President Barack Obama’s $3.9 trillion budget proposal would benefit low-income families, college students, researchers and highway users, setting the tone for Democratic priorities in an election year.
President Barack Obama’s budget plan moves the spotlight away from reducing U.S. deficits and instead seeks new spending to energize the Democratic base and give incumbents a job-creation platform for November’s midterm elections.
The International Monetary Fund will push the new Serb government to cut budget spending more before starting talks with the Balkan country on a new precautionary loan, a top Finance Ministry official said.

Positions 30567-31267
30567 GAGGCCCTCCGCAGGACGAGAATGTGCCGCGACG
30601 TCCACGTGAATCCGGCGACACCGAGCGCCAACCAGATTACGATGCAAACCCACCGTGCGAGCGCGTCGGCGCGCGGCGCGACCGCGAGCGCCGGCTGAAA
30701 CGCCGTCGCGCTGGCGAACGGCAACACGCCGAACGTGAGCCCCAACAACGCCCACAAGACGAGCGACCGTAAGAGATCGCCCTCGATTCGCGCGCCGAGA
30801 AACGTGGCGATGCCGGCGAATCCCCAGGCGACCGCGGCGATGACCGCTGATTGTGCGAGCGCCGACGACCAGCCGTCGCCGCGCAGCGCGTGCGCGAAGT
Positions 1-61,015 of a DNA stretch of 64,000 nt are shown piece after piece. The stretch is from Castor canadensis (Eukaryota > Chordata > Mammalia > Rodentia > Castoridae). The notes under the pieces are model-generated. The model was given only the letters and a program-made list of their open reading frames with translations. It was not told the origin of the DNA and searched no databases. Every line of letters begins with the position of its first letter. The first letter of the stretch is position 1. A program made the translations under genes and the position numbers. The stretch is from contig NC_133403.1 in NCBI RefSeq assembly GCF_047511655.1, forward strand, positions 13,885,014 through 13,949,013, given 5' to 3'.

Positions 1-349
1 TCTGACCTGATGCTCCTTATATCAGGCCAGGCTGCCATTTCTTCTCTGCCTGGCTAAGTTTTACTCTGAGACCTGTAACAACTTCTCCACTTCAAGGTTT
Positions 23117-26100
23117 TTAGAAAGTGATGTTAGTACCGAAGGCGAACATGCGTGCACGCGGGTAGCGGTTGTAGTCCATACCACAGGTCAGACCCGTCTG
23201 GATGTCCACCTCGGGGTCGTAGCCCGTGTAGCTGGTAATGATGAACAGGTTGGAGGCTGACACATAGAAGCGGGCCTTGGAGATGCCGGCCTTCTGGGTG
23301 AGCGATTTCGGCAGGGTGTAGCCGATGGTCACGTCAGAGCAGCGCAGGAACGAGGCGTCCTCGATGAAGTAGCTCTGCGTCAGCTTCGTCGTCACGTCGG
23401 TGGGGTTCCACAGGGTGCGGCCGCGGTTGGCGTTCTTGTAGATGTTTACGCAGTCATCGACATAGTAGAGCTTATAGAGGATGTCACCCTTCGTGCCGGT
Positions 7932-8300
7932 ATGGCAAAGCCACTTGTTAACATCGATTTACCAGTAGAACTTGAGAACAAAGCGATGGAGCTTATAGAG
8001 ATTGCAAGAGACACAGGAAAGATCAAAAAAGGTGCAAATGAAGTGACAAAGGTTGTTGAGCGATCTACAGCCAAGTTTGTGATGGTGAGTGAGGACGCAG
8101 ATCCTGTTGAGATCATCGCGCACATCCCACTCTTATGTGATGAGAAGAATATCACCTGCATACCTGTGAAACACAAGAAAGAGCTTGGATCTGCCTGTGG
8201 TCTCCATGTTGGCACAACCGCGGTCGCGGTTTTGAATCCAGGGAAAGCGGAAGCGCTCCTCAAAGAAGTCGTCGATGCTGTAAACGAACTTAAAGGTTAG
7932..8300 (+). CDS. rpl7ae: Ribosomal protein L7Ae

The tax break for some investors in the $3.7 trillion municipal bond market would be curbed under changes proposed by the top House tax writer, a shift that may diminish the appeal of buying local-government debt.
Lawmakers in Congress and President Barack Obama’s administration are losing momentum to control the U.S. deficit, Representative Frank Wolf said a week before the president will unveil his annual budget proposal.
Senator Ron Wyden, an Oregon Democrat, said in an interview with Bloomberg Television’s “Political Capital with Al Hunt,” airing this weekend, that one his priorities as the new chairman of the Senate Finance Committee will be renew about 50 U.S. tax credits and deductions that expired as last year ended.